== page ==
In the optical domain, the optical seed pulses at B/4 bit/s are launched into 16 port LN-IM array, and only the optical pulses passing through the optical gate are forwarded to a designated input port of the multi-port optical encoder. The multi-port optical E/D has an AWG configuration with N input/output ports and it can generate simultaneously N phase-shifted keyed codes, composed of N chips with equal amplitude and different phases [13

13. G. Cincotti, N. Wada, and K. Kitayama, “Characterization of a Full Encoder/Decoder in the AWG Configuration for Code-Based Photonic Routers-Part I: Modeling and Design,” J. Lightwave Technol. 24(1), 103–112 (2006). [CrossRef]

]. As an example of operation, the incoming block bits (1, 0, 0, 0, 0, 1, 1, 1) is divided into the HX 4-bit block (1, 0, 0, 0) and the LX 4-bit block (0, 1, 1, 1), that are encoded into the C2 and C15 codes, respectively. All the 16 codes are generated at the same output port, and the selection of the input port of the multi-port optical encoder determines which OC is generated. However, in the proposed system, we use two different output ports (#1 and #25) of the multi-port optical encoder for the HX and LX blocks, respectively. The switch (SW) at this two outputs selects the HX and LX codes and the polarization controller (PC) rotates their polarization of 90° and 0°, respectively. Therefore, the code repetition rate at each polarization state is equal to the symbol rate at B/8 Symbol/s.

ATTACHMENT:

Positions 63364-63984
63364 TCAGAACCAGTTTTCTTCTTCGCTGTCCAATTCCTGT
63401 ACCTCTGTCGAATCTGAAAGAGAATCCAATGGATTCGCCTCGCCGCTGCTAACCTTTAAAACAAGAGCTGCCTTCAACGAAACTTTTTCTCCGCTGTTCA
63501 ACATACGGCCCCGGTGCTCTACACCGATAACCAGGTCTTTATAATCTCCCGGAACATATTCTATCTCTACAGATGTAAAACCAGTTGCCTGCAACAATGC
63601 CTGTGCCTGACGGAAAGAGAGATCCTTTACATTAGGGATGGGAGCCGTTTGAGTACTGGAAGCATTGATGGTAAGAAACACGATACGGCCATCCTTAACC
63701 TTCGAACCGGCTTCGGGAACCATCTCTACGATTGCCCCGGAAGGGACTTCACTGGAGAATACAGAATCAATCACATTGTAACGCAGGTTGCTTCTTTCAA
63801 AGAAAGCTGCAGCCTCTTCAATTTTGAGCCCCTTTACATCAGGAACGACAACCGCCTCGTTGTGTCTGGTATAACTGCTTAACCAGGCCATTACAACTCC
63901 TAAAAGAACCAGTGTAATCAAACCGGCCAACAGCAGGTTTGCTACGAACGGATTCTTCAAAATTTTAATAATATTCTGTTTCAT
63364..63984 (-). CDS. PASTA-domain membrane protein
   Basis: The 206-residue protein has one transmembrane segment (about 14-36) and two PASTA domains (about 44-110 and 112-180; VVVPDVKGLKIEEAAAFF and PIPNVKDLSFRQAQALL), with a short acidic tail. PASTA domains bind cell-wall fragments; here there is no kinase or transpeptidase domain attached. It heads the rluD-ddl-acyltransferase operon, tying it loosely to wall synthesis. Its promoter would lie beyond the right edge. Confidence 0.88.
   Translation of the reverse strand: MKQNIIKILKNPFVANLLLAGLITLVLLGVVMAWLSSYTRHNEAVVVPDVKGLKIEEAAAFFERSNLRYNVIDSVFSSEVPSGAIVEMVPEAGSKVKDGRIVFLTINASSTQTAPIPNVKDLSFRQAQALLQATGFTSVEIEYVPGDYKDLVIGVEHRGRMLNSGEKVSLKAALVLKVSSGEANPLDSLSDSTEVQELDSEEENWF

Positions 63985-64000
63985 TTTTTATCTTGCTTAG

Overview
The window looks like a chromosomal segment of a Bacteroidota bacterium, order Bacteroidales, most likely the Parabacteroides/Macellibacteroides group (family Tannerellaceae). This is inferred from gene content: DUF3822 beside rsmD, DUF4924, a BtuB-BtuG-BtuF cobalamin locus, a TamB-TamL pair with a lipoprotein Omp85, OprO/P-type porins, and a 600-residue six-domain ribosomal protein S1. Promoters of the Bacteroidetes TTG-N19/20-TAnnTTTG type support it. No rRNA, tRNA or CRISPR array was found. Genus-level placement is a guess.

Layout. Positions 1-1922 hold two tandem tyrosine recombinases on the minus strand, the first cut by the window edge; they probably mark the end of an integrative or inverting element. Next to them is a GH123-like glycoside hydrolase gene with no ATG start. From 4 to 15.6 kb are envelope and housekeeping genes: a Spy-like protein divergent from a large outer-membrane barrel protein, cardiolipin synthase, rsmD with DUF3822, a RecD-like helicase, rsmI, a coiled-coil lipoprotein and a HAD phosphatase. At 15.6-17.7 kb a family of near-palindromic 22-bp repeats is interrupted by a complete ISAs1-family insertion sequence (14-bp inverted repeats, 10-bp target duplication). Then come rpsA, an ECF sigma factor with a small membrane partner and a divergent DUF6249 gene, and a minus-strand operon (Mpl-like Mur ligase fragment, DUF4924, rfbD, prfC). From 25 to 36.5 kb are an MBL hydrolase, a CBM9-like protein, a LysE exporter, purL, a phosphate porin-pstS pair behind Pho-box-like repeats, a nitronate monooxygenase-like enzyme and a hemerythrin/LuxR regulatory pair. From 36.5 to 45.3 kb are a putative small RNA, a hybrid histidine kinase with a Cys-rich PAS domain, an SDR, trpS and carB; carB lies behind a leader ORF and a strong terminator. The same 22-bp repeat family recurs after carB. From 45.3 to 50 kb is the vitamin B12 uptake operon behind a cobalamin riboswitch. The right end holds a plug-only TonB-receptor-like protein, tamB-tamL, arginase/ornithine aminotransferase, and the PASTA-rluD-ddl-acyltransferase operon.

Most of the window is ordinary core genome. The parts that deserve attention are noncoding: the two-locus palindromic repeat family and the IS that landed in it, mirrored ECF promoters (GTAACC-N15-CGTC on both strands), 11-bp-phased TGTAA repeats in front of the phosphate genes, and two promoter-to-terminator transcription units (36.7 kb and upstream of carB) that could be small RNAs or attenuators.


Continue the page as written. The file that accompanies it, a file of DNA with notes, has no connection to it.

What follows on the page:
At the receiver, the 256-ary OCDM signal is split into two encoded signals with orthogonal polarization states by the PCs, and each code is processed by the multi-port optical decoder, which has the same configuration as the encoder. An auto-correlation waveform appears only at one of the 16 output ports of the optical decoder, and the output port number unequivocally identifies the received OC. The output optical pulse from the decoder is converted into an electrical signal by the 16-channel optical-to-electrical (O/E) array, and it is launched into the 16-to-8 line decoder, so that the original 8 bit data sequence is recovered via the parallel-to-serial (PS) converter, using the same code lookup table (Table 1).

The SP/PS converters, the code lookup table, and the line coders are fabricated with field programmable gate array (FPGA) (Xilinx Inc., mode number: XC4VLX25SF363, response time: 10, maximum interface frequency: 622.08 MHz).

3. Experimental results